Review: A spot-on tribute to ‘Halloween,’ ‘Friday the 13th’-era horror franchises

A scene from the the movie "The Third Saturday in October: Part V."
(Dark Sky Films)

‘The Third Saturday in October: Part V’ / ‘The Third Saturday in October’

It’s not every slasher film that comes with instructions, so try to follow along with this. Writer-director Jay Burleson has made two separate homages to the kind of long-running horror franchises that genre fans would stumble across in video stores in the ’80s and ’90s. Burleson wants viewers to start with “The Third Saturday in October: Part V,” in which masked murderer Jakkariah “Jack” Harding makes his yearly return to torment random southerners gathered around their TVs to watch an annual college football rivalry game.

In the “Part V” meta-lore, the original “Third Saturday in October” has been out of circulation for a while. So viewers are supposed to follow “Part V” with the newly unearthed and restored (again, according to the meta-lore) “Third Saturday in October,” which tells the story of how Jack became a supernatural monster and began his kill-spree. The original is supposed to be from 1979 — post-“Halloween,” pre-“Friday the 13th” — so it has a grainier look, sleazier thrills and a fuller plot.

Is all this postmodern goofery necessary? Maybe not. But slasher devotees should find it fun. Like Robert Rodriguez and Quentin Tarantino’s similar cinematic fetish object “Grindhouse,” these two movies often veer too far into outright parody, which breaks the retro spell. (To be fair, the later entries in horror series are often rather silly.) But it’s hard not to be impressed by Burleson’s command of how old exploitation movies look and sound. He’s on top of everything here: from the regional quirks to the period-appropriate music to the way minor details in one film become unskippable traditions in the sequels. Only one of these two pictures works on its merits, and it’s not “Part V.” But that’s as it should be. That’s true commitment to the bit.


‘The Third Saturday in October: Part V.’ Not rated. 1 hour, 29 minutes. Available on VOD / ‘The Third Saturday in October.’ Not rated. 1 hour, 38 minutes. Available on VOD

Louis Hofmann in the movie "The Forger."
Louis Hofmann in the movie “The Forger.”
(Kino Lorber)

‘The Forger’

Louis Hofmann gives an outstanding performance in the period drama “The Forger,” playing the real-life Jewish artist and World War II resistance fighter Cioma Schönhaus, who survived in Nazi-governed Berlin in the early 1940s thanks in part to his ability to reproduce convincing documents. Writer-director Maggie Peren doesn’t shy away from the inherent suspense of a young man living incognito, always one mistake away from being sent to his death (as Schönhaus’ parents were). But this film is more of a finely detailed character sketch, about a cocky kid who becomes a hero almost by accident.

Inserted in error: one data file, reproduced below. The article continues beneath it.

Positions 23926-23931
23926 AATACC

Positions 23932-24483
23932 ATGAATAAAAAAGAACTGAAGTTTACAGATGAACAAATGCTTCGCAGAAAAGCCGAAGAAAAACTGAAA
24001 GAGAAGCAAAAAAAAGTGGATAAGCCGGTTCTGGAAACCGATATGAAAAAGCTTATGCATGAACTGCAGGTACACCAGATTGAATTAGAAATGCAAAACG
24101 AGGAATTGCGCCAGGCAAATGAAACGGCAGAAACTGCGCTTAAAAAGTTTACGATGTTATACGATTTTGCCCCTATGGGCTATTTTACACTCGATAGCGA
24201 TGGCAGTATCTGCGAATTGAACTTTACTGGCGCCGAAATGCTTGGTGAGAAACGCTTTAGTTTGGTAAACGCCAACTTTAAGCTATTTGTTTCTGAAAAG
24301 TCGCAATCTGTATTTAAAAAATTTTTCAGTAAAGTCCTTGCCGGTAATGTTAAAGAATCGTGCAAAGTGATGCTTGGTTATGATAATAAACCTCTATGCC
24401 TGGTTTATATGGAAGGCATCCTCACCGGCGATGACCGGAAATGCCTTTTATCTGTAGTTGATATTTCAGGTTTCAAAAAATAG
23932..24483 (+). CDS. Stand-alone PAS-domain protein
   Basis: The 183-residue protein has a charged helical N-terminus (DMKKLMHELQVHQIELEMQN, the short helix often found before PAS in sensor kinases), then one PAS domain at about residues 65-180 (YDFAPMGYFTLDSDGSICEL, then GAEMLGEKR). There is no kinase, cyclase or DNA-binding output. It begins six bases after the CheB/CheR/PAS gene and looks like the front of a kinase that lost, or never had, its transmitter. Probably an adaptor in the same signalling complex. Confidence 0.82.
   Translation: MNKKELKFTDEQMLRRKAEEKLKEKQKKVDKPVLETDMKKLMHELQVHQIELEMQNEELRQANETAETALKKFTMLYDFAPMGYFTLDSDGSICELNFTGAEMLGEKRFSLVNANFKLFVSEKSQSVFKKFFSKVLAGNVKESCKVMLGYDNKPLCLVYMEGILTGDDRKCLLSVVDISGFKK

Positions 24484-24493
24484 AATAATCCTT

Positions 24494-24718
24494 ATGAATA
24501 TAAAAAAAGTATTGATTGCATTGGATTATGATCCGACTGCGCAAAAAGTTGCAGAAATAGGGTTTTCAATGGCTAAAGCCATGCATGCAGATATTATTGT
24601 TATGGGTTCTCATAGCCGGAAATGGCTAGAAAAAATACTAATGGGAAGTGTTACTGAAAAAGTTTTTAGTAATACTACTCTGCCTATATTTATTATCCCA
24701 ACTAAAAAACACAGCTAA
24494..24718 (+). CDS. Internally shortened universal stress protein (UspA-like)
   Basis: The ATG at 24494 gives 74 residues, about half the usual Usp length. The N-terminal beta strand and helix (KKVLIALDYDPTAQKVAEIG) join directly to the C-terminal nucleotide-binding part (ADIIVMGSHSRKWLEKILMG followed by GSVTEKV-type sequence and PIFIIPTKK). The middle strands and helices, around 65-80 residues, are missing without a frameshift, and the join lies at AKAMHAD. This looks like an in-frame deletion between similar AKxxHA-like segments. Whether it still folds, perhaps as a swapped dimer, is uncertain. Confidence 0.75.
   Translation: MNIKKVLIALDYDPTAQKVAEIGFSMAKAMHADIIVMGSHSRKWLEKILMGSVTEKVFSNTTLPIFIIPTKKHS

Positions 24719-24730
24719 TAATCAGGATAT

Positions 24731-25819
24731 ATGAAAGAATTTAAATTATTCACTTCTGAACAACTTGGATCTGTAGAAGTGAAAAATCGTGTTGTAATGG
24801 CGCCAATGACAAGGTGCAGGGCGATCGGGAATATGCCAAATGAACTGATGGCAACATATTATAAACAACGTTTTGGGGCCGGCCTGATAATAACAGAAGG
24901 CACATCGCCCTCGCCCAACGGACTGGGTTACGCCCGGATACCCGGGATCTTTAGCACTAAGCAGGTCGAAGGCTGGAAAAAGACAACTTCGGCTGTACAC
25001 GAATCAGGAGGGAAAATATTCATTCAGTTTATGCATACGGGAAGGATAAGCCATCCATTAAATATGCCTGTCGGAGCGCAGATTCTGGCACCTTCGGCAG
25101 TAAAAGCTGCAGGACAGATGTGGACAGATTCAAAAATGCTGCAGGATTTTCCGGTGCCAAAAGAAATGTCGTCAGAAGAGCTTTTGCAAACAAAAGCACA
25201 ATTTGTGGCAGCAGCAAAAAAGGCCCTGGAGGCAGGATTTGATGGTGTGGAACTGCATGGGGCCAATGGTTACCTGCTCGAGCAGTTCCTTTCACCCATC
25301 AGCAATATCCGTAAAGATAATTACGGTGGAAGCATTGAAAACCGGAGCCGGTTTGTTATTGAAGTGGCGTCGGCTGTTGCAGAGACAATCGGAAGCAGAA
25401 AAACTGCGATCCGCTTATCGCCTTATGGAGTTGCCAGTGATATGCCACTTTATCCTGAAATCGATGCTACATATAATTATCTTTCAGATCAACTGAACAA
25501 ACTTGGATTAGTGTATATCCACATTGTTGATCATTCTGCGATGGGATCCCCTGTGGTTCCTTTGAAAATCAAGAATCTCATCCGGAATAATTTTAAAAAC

Peren is especially interested in what Berlin was like circa 1942, as a city that was once known for its cosmopolitan decadence clung to the lingering vestiges of its old anti-establishment spirit — even with the Nazis watching. Although Schönhaus didn’t fool everyone with his fake ID, he was able to walk Berlin’s streets openly, so long as he kept providing something of value to his neighbors. Eventually his stock in trade became his forgeries, which helped hundreds of his fellow Jews escape Germany. Yet Peren and Hofmann smartly don’t make their Schönhaus a selfless saint. What makes this schemer so exciting to watch is that he’s like a lot of guys in their early 20s, regardless of the time and place. He’s an incorrigible hustler, just making moves to get him through the day.

‘The Forger.’ In German with subtitles. Not rated. 1 hour, 56 minutes. Available on VOD

Hungarian filmmaker Barnabás Tóth’s deeply felt World War II drama features intelligent, delicate performances by actors Károly Hajduk and Abigél Szőke.

May 4, 2023

‘Double Life’

The too-tame murder-mystery “Double Life” is a cautionary counter-illustration of something every B-moviemaker should know: that trashiness beats good taste, almost every time. Director Martin Wood and screenwriters Mike Hurst and Chris Sivertson have a decent story here: a young widow named Sharon (Pascale Hutton) who teams up with one of her husband Mark’s close acquaintances, Jo (Javicia Leslie), to investigate the mysterious circumstances surrounding his death. As the two women compare notes, they realize neither of them knew as much about Mark as they thought. But while this film is about sex, violence and betrayal, the overall approach is as earnest and chaste as a basic cable production; and the cast’s energy rarely rises above the level of “mild concern.” This is a picture that could do with a little bit of scenery-chewing and a whole lot of sensationalism — anything that would make its middling mystery plot more exciting.


‘Double Life.’ PG-13 for violence, language and some sexual content. 1 hour, 29 minutes. Available on digital; also playing theatrically, Regal Foothill Towne Center, Foothill Ranch

Also on VOD

“Johnny & Clyde” is a throwback to the ’90s post-Tarantino indie boom, with a wild plot that sees Megan Fox playing a crime boss who relies on a demon to protect her business from would-be usurpers like the title characters: two thrill-killers (played by Avan Jogia and Ajani Russell) who are ducking a vengeful lawman (Armen Garo) on their way to what they hope will be a big score. Writer-director Tom DeNucci and his co-writer Nick Principe cram a lot of pulp characters and blood-letting into a small space, aiming to appeal to fans of “Natural Born Killers” and “From Dusk Till Dawn.” Available on VOD